Custom OBD II Gauge in With OEM Look

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Introduction: Custom OBD II Gauge in With OEM Look

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https://github.com/stirobot/arduinoModularTFTgaugesI built a custom OBD II (on board diagnostics version 2 http://en.wikipedia.org/wiki/On-board_diagnostics) gauge in the clock of my Subaru BRZ (GT86, FRS) and a lot of people wanted me to build them one. Here is how you can build one of your own. My wife is about to give birth to our second son and all the code is open source, so I have nothing to lose by posting this.

(I still may sell the installation as a service or possibly the packaging of a kit in the future, but that won't prevent others from using the open source pieces to do what they want in their own installations, other cars, other displays, etc. and frankly there is no money to be had in this. So, I'd rather share it with the DIY community at large.)

I'll try to point out where I did things that are specific to my model of car and where you might want to change things to suit your needs. Hopefully this will allow others to build on what I've done.

The all important github link:https://github.com/stirobot/arduinoModularTFTgauge...

And more generically my code is here: https://github.com/stirobot/arduinoModularTFTgauges

The car specific forum where all of this is getting discussed: http://www.ft86club.com/forums/showthread.php?p=1967204#post1967204

Step 1: What You Will Need to Do This (parts/tools/software/etc)

Parts (generic/specific):

-An Arduino or Arduino clone – I specifically use the adafruit pro-trinket for its small form factor and 5v logic.https://www.adafruit.com/products/2000

-STN1110/ELM327 board. I chose the Sparkfun one because it is stable, uses UART for communication and doesn't cost and arm and a leg. https://www.sparkfun.com/products/9555

-Assorted hookup wire

-128x32 SPI monochrome OLED display. I used the adafruit one. The ebay ones may work just as well, but I haven't tested them.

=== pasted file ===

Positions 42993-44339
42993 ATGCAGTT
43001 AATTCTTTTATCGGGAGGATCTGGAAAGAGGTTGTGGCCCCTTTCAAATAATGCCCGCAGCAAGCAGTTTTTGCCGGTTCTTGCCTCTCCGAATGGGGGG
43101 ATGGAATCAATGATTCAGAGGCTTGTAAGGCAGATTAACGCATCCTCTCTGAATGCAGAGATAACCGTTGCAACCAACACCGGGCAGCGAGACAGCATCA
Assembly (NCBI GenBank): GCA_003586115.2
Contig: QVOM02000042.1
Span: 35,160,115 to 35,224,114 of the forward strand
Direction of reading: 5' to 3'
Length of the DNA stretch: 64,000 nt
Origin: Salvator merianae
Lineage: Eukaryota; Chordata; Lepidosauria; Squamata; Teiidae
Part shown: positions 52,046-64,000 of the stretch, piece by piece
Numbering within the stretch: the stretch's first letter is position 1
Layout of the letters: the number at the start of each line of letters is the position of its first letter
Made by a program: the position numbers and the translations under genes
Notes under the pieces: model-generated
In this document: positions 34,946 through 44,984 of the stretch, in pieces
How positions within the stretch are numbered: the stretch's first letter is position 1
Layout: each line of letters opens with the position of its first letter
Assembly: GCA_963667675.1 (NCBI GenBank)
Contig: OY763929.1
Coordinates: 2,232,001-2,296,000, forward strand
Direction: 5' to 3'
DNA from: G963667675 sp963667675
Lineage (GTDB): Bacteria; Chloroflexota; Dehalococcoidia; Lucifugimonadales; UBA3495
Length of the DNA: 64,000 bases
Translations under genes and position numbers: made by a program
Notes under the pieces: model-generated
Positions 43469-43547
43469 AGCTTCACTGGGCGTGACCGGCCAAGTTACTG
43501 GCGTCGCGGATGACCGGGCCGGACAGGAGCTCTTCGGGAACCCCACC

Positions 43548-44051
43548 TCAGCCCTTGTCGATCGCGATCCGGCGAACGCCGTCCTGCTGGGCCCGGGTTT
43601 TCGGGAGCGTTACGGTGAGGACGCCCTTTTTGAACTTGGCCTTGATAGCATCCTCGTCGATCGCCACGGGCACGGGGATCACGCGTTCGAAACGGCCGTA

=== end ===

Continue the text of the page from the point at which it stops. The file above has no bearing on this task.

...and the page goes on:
-Your OEM clock. I used the OEM clock from a Scion FRS that I got on ebay.

-Some resistors (for the button setup)

-Optional – sensors (autometer oil temp, autometer oil pressure, acceleromter, pressure, temperature). I have some arduino code that will let you plug analog sensors into a system like this. I'll make one of the “steps” pages about this.

Tools:

-Soldering Iron

-Wire stripers

-Wire crimpers

-Helping hands

-scissors

-dremel tool

Code libraries used:

-Arduino ELM327 library: https://www.clusterfsck.io/blog/2014/05/23/arduino-elm327-library/ . I thrashed around with the UART comms to the OBD II board for a long time. (you can see it in my crummy code for the 1.8” TFT version of this). This saved my project and my sanity.

-The Adafruit libraries for the OLED screen and tutorials: https://learn.adafruit.com/monochrome-oled-breakouts I love supporting this vendor as they always provide a lot of extras when you buy from them (support, working code (emphasis on working), tutorials, etc.)

Software:

Sublime Text2 Stino plugin (because real syntax highlighting is refreshing) - http://robot-will.github.io/Stino/

the dot factory – for making monochrome bitmaps into arrays so you can display them on the screen (That's how I got my icons)

windows paint – for drawing icons and splash screens

Step 2: Choosing Your Screen

I've been through several projects like this in the past and I have some advice to share on selecting a screen.

-You want the screen to fit in the OEM location with as little modification to the car as possible. I ended up measuring everything and cutting out templates on paper to see what would fit. For an old project similar to this I used a standard 16x2 character LCD. It fit perfectly in the GD Impreza's clock location (https://code.google.com/p/robotmeter/)

-You want as much support as you can get in terms of a graphics API. The adafruit stuff is awesome. Their TFT and OLED graphics API's are great.